Europe takes Solheim Cup lead amid controversial shot
by The Associated Press
August 17, 2013 12:44 AM | 740 views | 0 0 comments | 6 6 recommendations | email to a friend | print
Europe’s Carlota Ciganda reacts after saving a controversial par on the 15th hole Friday, during the opening day of the Solheim Cup.
<BR>Associated Press photo
Europe’s Carlota Ciganda reacts after saving a controversial par on the 15th hole Friday, during the opening day of the Solheim Cup.
Associated Press photo
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With a little help from an incorrect ruling, Europe took an important step Friday toward winning the Solheim Cup on American soil.

Carlota Ciganda of Spain was allowed to hit from the wrong spot and salvaged an unlikely par from a hazard on the par-5 15th hole, keeping her and Suzann Pettersen from falling behind in a pivotal fourballs match. Pettersen won the next hole with a birdie, sending them from 2 down at the turn to a 1-up victory that staked Europe to a 5-3 lead.

A long day at Colorado Golf Club ended with Stacy Lewis, on the losing end of that match, getting into a heated discussion with an official over the use of a laser by the official to determine the right drop.

Along with using a laser, she was upset with the length of the chaotic ruling. The laser was used to make sure Ciganda’s options would be equal distance from the hole. Turns out that wasn’t the problem. Ciganda was allowed to drop some 40 yards behind, which is not allowed under Rule 26-1-c.

LPGA Tour rules official Brad Alexander, called in for a second opinion, incorrectly allowed Ciganda to hit from that spot. Because an official made the ruling, it stood even though it was wrong.

It was the first of four matches in the afternoon. Momentum was on the American side, and the three groups behind them were stacked up for a half-hour waiting.

It was a tough day for Lewis, coming off a Women’s British Open title at St. Andrews.

Lewis struggled with the pace of lightning fast greens on the front nine as she and Lizette Salas fell too far behind to catch up in morning foursomes. Lewis played with another U.S. rookie, Lexi Thompson, who twice squandered good birdie chances late in the fourballs. Lewis is 1-5 in the Solheim Cup.

It’s the second straight time that Europe has led after the opening day, winning in 2011 in Ireland. It has never won the Solheim Cup away from home.

In Europe other victory in the afternoon fourballs, Caroline and Hedwall and Caroline Masson topped Angela Stanford and Gerina Piller 2 and 1. In the U.S. victories, Brittany Lincicome and Brittany Lang beat Anna Nordqvist and Giulia Sergas 4 and 3, and Michelle Wie and Cristie Kerr edged Catriona Matthew and 17-year-old Charley Hull 2 and 1.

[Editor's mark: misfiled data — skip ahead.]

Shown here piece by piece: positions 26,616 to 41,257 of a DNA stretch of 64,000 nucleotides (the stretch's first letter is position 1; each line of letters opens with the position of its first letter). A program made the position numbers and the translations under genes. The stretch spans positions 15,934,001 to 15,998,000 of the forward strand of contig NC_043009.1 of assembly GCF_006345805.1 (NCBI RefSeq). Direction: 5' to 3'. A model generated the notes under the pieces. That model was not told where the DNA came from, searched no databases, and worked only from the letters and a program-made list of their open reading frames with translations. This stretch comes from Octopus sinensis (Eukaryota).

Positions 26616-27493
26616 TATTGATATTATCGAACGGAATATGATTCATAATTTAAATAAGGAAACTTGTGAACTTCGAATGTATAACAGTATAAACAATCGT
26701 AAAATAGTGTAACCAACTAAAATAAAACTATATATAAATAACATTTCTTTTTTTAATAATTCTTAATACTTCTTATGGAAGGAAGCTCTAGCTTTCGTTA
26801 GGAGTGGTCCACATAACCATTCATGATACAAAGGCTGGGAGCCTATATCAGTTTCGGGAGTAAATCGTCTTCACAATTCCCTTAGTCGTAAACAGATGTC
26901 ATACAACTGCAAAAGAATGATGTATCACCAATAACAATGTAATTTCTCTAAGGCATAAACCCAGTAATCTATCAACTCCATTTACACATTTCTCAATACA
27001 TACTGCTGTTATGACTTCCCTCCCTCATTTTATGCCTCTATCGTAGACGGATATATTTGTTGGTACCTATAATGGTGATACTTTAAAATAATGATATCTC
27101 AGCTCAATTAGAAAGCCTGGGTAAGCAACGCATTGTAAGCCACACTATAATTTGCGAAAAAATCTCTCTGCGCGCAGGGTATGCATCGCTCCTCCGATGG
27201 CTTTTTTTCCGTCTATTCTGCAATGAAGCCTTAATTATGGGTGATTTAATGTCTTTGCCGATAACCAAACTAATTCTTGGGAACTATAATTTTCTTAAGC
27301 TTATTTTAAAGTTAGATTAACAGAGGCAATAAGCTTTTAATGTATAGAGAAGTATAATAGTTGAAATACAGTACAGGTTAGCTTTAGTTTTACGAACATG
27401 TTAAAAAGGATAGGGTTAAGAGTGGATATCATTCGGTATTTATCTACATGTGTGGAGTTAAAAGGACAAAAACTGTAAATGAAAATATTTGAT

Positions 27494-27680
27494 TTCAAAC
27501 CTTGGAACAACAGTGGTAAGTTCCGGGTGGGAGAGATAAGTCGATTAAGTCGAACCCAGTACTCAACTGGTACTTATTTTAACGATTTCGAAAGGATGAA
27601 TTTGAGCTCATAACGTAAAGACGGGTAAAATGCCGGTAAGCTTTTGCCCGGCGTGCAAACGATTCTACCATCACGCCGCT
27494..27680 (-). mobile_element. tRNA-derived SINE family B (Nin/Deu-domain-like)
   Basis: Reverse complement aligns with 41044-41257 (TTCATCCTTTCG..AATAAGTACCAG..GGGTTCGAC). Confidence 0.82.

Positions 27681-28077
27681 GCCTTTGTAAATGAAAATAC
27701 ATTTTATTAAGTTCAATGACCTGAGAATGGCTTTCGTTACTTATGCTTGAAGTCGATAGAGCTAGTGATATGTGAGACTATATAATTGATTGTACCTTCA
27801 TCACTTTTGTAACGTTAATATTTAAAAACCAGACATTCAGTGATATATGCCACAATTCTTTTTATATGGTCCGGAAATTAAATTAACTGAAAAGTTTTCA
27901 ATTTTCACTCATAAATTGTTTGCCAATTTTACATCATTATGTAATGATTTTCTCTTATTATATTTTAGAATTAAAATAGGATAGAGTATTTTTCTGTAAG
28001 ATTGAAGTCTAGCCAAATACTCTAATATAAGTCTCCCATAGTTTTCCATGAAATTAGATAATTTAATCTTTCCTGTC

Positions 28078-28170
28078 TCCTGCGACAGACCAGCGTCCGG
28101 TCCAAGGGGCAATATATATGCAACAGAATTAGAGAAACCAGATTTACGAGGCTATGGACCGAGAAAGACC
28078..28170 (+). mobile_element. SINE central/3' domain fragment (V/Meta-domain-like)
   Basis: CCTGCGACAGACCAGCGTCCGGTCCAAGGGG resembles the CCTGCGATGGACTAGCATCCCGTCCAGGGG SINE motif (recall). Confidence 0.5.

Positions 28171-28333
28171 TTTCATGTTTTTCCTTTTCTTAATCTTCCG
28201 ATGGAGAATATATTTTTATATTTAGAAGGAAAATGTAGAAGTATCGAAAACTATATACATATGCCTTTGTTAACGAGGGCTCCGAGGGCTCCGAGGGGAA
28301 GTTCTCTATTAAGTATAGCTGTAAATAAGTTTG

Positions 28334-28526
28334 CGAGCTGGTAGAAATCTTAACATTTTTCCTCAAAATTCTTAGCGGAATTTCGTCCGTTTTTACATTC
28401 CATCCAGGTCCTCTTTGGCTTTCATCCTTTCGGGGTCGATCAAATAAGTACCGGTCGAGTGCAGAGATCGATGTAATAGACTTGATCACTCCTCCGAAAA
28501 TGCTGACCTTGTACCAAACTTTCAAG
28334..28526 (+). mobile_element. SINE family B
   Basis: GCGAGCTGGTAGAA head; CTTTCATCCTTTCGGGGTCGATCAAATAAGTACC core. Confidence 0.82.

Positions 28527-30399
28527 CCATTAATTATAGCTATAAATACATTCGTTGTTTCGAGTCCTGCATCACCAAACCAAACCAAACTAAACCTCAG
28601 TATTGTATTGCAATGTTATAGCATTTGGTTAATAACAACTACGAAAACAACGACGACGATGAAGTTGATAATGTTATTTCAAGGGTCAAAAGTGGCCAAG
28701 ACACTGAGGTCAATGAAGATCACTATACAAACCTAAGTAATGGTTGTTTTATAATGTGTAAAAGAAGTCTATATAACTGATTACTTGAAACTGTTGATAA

In Europe’s three victories in the opening foursomes matches, Pettersen and Beatriz Recari beat Lang and Stanford 2 and 1; Hedwall and Nordqvist topped Lewis and Salas 4 and 2; Azahara Munoz and Karine Icher beat Kerr and Paula Creamer 2 and 1. Morgan Pressel and Jessica Korda won for the United States, beating Matthew and Jodi Ewart-Shadoff 3 and 2.

After another round of morning foursomes and afternoon fourballs today, the competition will conclude Sunday with 12 singles matches.

Dick’s Sporting Goods Open: Kenny Perry shot a 7-under 65 to take a one-shot lead after the first round of the Champions Tour event.

Perry, the Senior Players and U.S. Senior Open winner this summer, had three birdies over the final four holes to surge past Bart and Brad Bryant and Joel Edwards.

Perry’s round turned with a brilliant shot at the par-5 12th hole. He holed a 6-iron from 187 yards for eagle. He also had six birdies to go with one bogey, hitting 15 fairways and putting just 26 times.

Esteban Toledo, Jeff Freeman, Rick Fehr, and Russ Cochran were tied for fifth at 67 as more than half the field broke par at the short-and-narrow En-Joie Golf Club under nearly ideal scoring conditions.

U.S. Amateur: Australians Brady Watt and Oliver Goss advanced to the semifinals along with Canada’s Corey Conners and England’s Matt Fitzpatrick, marking the first time that an American has failed to reach the final four.

Watt, a co-medalist in stroke-play qualifying, had a dramatic 1-up victory over 17-year-old Scottie Scheffler of Dallas. Scheffler, the U.S. Junior Amateur champion, had a hole-in-one on the par-3 seventh and trailed only once — when Watt made a 5-foot par putt to win the match on the 18th hole.

Today at The Country Club, Watt will face Goss — a 5-and-3 winner over Brandon Matthews of Dupont, Pa. Fitzpatrick, trying to become the first English winner since 1911, beat Adam Ball of Richmond, Va., 4 and 3; and Conners topped co-medalist Neil Raymond of England 5 and 3.

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